Provider Alert: 04/13/2021 Johnson & Johnson Vaccine paused due to safety alert

Contact: Melissa Sixberry, Director of Disease Control                                                              509-249-6509

**Clinical leadership is expected to schedule time to review guidelines with staff**


Provider Alert: Johnson & Johnson vaccine paused due to safety alert.

April 13, 2021

Dear COVID-19 vaccine provider,

If you have ever been allocated Johnson & Johnson (Janssen) vaccine or currently have it in stock, please read this advisory very carefully.

The Washington State Department of Health is immediately pausing use of the Johnson & Johnson (Janssen) vaccine while the federal government begins an investigation into fully understanding recent safety events. Additionally, there will be no state allocations for Johnson & Johnson vaccine this week.

This action is being taken out of an abundance of caution based on the appearance of a rare but serious side effect including serious brain blood clots (CVST) combined with low platelet counts in six patients, all women under 50. This is very rare, 6 people out of 6.8 million doses given, but safety is the highest priority when it comes to all COVID-19 vaccines. The CDC’s Advisory Committee on Immunization Practices (ACIP) will review these cases in the days ahead and will recommend guidance going forward. We are considering this a temporary pause at this time until we learn more from these reviews.

Federal resources:

For those who got the vaccine more than a month ago, the risk of this complication is very low at this time. However, about 90,000 doses of Johnson & Johnson have been administered in Washington in the past two weeks.

Here is some information for vaccine providers on what to do with your Johnson & Johnson (J&J) vaccine stock and how to approach patients.

Do not administer J&J vaccine until further notice.

DOH will continue to monitor the situation related to J&J vaccine and update on its use as the pause is reviewed and once it is lifted.

Continue storing your J&J vaccine. Do not dispose of it. Here is a recap of J&J storage guidance:

Storage Prior to First Puncture of the Vaccine Vial

  • Store unpunctured multi-dose vials of the Janssen COVID-19 Vaccine at 36°F to 46°F (2°C to 8°C) and protect from light. Do not store frozen
  • Unpunctured vials of the vaccine may be stored between 47°F to 77°F (9°C to 25°C) for up to 12 hours

The Janssen COVID-19 Vaccine is initially stored frozen by the manufacturer, then shipped at 36°F to 46°F (2°C to 8°C). If vaccine is still frozen upon receipt, thaw at 36°F to 46°F (2°C to 8°C). If needed immediately, thaw at room temperature (maximally 77°F/25°C). Do not re-freeze once thawed.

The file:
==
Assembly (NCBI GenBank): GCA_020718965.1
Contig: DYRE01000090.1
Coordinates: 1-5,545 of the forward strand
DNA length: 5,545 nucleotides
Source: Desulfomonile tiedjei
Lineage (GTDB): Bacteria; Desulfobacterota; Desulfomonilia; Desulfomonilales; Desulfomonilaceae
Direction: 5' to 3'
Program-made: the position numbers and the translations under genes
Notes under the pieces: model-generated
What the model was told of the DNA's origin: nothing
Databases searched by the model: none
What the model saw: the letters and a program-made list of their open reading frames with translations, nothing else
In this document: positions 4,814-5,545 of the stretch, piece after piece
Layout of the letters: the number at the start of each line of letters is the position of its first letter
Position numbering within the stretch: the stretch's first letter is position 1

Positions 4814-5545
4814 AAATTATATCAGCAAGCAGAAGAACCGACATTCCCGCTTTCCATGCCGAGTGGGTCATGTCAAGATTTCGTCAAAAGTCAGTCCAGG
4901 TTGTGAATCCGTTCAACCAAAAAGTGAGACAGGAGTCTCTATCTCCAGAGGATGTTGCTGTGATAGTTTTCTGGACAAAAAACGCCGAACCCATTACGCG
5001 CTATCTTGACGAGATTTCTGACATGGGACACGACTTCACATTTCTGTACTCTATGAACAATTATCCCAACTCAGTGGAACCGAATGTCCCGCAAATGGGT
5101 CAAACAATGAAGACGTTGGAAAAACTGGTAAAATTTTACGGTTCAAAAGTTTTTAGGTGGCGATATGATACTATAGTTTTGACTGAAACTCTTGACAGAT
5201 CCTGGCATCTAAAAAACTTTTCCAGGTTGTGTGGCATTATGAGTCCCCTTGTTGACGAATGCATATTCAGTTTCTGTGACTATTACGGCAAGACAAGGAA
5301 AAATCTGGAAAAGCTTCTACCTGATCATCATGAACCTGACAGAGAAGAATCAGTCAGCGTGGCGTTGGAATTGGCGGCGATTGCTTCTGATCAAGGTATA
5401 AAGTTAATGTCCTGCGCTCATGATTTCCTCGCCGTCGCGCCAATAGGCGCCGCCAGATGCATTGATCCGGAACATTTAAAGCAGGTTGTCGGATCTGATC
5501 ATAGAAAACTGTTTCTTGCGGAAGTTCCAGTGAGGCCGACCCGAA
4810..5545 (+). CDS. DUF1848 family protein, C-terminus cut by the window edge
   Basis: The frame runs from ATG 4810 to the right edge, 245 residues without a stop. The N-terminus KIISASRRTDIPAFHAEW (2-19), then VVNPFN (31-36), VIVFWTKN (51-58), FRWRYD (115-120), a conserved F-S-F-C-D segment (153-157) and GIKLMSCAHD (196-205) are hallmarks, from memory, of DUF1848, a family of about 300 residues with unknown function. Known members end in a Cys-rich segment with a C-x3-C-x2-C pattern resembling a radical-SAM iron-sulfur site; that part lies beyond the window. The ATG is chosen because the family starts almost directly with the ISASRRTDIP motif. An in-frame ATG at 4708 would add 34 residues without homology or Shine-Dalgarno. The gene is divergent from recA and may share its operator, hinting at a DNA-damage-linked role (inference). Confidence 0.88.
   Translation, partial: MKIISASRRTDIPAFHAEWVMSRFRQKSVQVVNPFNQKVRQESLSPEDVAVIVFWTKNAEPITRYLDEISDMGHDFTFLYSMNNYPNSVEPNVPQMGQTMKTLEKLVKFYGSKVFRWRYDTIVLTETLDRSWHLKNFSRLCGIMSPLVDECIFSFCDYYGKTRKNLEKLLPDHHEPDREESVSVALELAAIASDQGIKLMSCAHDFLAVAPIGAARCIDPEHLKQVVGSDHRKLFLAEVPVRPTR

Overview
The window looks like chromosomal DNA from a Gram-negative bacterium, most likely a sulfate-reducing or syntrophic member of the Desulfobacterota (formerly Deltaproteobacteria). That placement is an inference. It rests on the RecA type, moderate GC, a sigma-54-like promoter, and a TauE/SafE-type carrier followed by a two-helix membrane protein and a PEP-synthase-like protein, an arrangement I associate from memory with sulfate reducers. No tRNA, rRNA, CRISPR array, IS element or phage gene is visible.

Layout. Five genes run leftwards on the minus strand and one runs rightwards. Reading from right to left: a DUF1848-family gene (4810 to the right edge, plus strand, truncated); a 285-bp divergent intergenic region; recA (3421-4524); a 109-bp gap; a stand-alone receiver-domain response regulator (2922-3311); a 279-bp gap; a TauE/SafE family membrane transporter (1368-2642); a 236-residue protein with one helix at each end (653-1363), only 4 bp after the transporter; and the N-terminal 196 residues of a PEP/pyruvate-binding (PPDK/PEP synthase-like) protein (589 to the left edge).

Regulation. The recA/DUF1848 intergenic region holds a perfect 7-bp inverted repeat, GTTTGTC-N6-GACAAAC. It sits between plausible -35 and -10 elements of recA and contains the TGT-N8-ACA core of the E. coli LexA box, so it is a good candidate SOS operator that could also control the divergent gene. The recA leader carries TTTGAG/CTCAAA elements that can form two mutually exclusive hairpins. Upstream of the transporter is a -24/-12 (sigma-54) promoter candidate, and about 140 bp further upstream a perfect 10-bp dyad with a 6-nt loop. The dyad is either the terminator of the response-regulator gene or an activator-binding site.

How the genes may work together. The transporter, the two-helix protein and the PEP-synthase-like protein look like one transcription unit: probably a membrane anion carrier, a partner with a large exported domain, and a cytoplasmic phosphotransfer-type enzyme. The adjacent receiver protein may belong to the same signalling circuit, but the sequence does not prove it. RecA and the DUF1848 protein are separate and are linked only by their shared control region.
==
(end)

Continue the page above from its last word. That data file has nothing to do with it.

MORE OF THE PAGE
• At room temperature, a carton of 10 vials will take ~2 hours to thaw
  • At room temperature, an individual vial will take ~1 hour to thaw

Storage After First Puncture of the Vaccine Vial

  • After the first dose has been withdrawn, hold the vial between 36°F and 46°F (2°C to 8°C) for up to 6 hours or at room temperature (maximally 77°F/25°C) for up to 2 hours
  • Discard the vial if vaccine is not used within these times

Follow guidance in the CDC’s Health Alert for triaging patients who have received J&J or may report to you with the symptoms of concern. Common treatments such as heparin are not advised.

How to talk to your patients

For Patients Previously Vaccinated with J&J Vaccine:

  • Patients who received the J&J vaccine over three weeks ago are at very low risk for this complication.
  • People who have received the J&J vaccine within the last three weeks should contact you if they develop severe headache, abdominal pain, leg pain, or shortness of breath. You may also wish to reach out proactively to all patients who received J&J from you in the past three weeks and advise them to watch for these symptoms and contact you if they develop.
  • Almost 7 million Johnson & Johnson vaccines have been safely administered in the United States so far, so these 6 reports are being taken very seriously. The investigation into an event that takes place less than 1 in 1 million times is a sign that our safety monitoring system is working well.
  • Severe side effects to any vaccines are extremely rare.

 For Patients Currently Seeking Vaccination:

  • Moderna and Pfizer vaccines are currently available and recommended in place of the J&J vaccine. The main difference is that they both require 2 doses to provide full protection, rather than just one.
    • For assistance in discussing the Moderna or Pfizer vaccine with your patients, this Provider Discussion Guide on mRNA Vaccines may be useful in initiating the conversation and covers commonly heard questions and concerns.
  • If your location does not currently offer Moderna or Pfizer vaccine, help your patient locate a nearby location who does. You can assist your patient by using the Vaccinate WA: COVID-19 Vaccine Availability locator and schedule an appointment.
  • You may not administer J&J vaccine at this time, even if the patient requests it.

If you do have patients that present with these symptoms, please remember to report to VAERS.

We will send further information out as we get it. If you have any questions, please send them to


Additional Resources – COVID-19 Vaccine

  2. Yakima County COVID-19 Vaccine DistributionWeb Site
  3. COVID-19 Vaccine Clinical Resources– CDC
  4. COVID-19 Vaccine Factsheet for Healthcare workers– CDC
  5. The COVID-19 Vaccine Confidence Conversation Starter for Healthcare Personnel– CDC